I remember the exact day my illness first declared itself. Twenty-seven years ago. Thursday 20 October 1988. My then wife and I were at a viewing of Harry Hook’s The Kitchen Toto at the Strode Theatre in Street when I felt a sudden, crippling pain in my back. Being 35 and a grown-up, I tried to ignore it. But the pain came back when we went for a pizza that evening, and I ended up crawling to the gents’, mewling and cawing.
It took me 11 days to summon up the courage to go to my GP. ‘I’m having terrible pain on the left of my spine. I passed something like a piece of liver in my urine. And I’ve got a lump on one testicle.’ The GP looked me up and down, as if to say, what is a young man like you doing in a place like this? ‘You’ve had a kidney stone but you’ve passed it,’ he said, at length. ‘And there’s nothing whatsoever wrong with your testicle. Now off you go and let me treat patients who are really ill.’
A few days later I left for France, to look for a house in which to save my marriage. By the summer of 1989, I had the house in France, my marriage was over, and my left kidney had collapsed and was threatening to poison me. ‘We need to take the kidney out fast,’ my French doctor said. ‘I’m sending you to Purpan Hospital in Toulouse.’
Over the next four years I was to visit every hospital in Toulouse many times. Purpan. Rangueil. Claudius Regaud. The surgeon at Purpan took out my kidney in an eight-hour operation. ‘Cutting through the muscles of your stomach was like slicing through thick dough,’ he said. I felt flattered. It’s odd how vanity and ego can so easily defeat common sense. When I left the hospital, the weather outside peaked at 44°C. Aged 36, I began to understand what it would be like to be old, as I could only walk at a pathetic shuffle, and it took me ten interminable minutes in the sweltering sunshine to reach the bus.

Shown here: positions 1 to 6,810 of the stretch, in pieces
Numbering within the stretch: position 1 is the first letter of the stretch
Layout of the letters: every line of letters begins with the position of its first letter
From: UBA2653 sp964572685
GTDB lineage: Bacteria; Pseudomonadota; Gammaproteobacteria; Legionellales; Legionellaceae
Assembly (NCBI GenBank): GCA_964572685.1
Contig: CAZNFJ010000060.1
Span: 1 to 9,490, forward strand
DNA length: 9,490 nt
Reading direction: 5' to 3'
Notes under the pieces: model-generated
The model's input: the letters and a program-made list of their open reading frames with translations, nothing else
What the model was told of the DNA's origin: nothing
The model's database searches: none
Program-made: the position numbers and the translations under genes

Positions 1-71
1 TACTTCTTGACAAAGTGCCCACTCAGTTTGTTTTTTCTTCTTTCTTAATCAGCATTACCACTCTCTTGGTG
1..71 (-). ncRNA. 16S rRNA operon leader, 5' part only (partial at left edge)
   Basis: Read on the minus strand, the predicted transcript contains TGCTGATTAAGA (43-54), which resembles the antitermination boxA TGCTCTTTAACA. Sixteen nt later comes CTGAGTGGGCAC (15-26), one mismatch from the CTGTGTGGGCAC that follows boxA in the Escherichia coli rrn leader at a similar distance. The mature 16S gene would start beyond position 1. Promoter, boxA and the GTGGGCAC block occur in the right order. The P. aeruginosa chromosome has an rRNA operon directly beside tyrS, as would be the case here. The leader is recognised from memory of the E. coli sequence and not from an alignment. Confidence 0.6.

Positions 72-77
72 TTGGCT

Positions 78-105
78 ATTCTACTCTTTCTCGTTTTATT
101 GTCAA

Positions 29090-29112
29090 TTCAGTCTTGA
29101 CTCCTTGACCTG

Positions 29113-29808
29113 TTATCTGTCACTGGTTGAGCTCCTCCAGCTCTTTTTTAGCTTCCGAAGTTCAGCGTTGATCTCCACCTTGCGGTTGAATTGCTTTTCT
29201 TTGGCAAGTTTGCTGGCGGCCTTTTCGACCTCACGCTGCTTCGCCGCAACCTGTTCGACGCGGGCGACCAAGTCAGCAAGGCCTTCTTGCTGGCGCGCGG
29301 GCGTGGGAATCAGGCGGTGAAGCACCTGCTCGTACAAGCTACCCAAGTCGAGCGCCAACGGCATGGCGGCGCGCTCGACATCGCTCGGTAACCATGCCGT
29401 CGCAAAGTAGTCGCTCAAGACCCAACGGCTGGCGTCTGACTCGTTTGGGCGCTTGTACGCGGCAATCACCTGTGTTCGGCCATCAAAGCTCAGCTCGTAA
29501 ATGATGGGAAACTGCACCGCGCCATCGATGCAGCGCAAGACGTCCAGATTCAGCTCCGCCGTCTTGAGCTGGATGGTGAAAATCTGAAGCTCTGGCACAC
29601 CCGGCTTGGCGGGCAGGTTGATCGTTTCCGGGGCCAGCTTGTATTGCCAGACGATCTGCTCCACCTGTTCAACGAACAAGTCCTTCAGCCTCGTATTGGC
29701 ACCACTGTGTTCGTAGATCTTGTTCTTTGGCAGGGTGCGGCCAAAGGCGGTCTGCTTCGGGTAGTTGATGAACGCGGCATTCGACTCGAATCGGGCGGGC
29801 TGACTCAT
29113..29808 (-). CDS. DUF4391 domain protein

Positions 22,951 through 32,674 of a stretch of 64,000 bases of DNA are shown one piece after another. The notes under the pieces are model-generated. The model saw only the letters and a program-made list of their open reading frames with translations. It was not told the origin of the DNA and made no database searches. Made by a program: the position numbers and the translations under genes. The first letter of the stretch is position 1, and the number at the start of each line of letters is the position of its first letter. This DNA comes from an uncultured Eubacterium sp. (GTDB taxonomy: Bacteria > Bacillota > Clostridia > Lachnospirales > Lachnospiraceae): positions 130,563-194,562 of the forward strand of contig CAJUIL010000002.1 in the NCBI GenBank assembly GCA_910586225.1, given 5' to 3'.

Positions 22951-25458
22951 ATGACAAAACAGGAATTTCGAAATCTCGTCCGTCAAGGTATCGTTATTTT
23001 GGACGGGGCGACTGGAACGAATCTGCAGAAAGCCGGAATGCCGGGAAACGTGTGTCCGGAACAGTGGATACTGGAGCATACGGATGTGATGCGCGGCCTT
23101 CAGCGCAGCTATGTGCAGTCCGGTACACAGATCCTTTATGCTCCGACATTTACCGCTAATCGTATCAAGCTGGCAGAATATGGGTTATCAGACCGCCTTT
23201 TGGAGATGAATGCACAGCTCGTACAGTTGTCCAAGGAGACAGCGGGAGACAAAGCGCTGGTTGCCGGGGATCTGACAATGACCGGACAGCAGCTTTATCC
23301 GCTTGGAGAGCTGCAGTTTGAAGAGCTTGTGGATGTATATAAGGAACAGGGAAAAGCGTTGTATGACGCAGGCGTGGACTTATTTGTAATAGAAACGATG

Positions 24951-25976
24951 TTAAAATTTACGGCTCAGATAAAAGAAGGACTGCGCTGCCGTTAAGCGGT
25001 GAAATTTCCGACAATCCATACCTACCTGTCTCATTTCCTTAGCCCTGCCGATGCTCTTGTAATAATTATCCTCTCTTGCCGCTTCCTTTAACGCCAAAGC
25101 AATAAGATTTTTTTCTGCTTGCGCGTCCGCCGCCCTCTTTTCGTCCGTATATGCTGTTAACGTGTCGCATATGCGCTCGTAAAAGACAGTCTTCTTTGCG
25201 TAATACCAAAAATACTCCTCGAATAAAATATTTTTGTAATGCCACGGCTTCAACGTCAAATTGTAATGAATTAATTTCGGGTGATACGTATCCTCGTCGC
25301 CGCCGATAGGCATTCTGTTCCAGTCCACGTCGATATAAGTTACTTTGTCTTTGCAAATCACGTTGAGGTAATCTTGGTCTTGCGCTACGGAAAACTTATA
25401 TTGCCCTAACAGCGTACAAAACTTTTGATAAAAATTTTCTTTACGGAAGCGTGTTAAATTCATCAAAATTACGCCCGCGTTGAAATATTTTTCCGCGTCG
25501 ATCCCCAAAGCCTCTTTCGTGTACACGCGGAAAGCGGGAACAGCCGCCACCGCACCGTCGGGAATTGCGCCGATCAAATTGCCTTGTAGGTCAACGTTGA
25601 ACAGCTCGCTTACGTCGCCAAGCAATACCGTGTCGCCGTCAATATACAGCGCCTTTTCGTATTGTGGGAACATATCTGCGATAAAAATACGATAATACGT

Thus began three terrible, pain-filled years. My doctor, who had become a friend by now, told me that the excruciating agony in my back and leg was due to adhesions from my kidney operation. I believed her. Just as I’d believed the Glastonbury GP. I became a master of pain medicines. I learnt yoga. I spent unconscionable hours beneath boiling hot showers. And still the pain didn’t go away.
I finally went to an arthritis expert in Gourdon. Sucking on a cigarette, he told me to stretch forwards over his doctor’s couch and stick my bum in the air. He touched me on the back. I screamed. ‘Well,’ he said. ‘You are either imagining this, or you have a tumour.’ He sent me for an X-ray. It showed nothing. ‘Please,’ I said. ‘Please. Just look harder.’ The doctor looked. ‘Well, there might be a small shadow here.’ He prodded the photo. I was sent for a scan. When I went in to see the consultant he shook his head sadly. ‘You have ganglions,’ he said. ‘Many ganglions.’
‘What are ganglions?’ I said. He seemed taken aback. ‘Tumours,’ he said. ‘You have tumours. All over your lymph system. You have one wrapped around your aorta and touching your sciatic nerve. That is why you have been having so much pain these last three years.’ I nearly wept with relief. At last! I might be dying, but I finally knew what I was dying of. When my French doctor realised that she had been misdiagnosing me for three years, she burst into ungovernable tears. I knew exactly how she felt. They put me on massive doses of morphine and for the first time in years I was out of pain. Hallucinating — the wallpaper creeping like an insect; the nurses’ faces swollen grotesquely — but out of pain.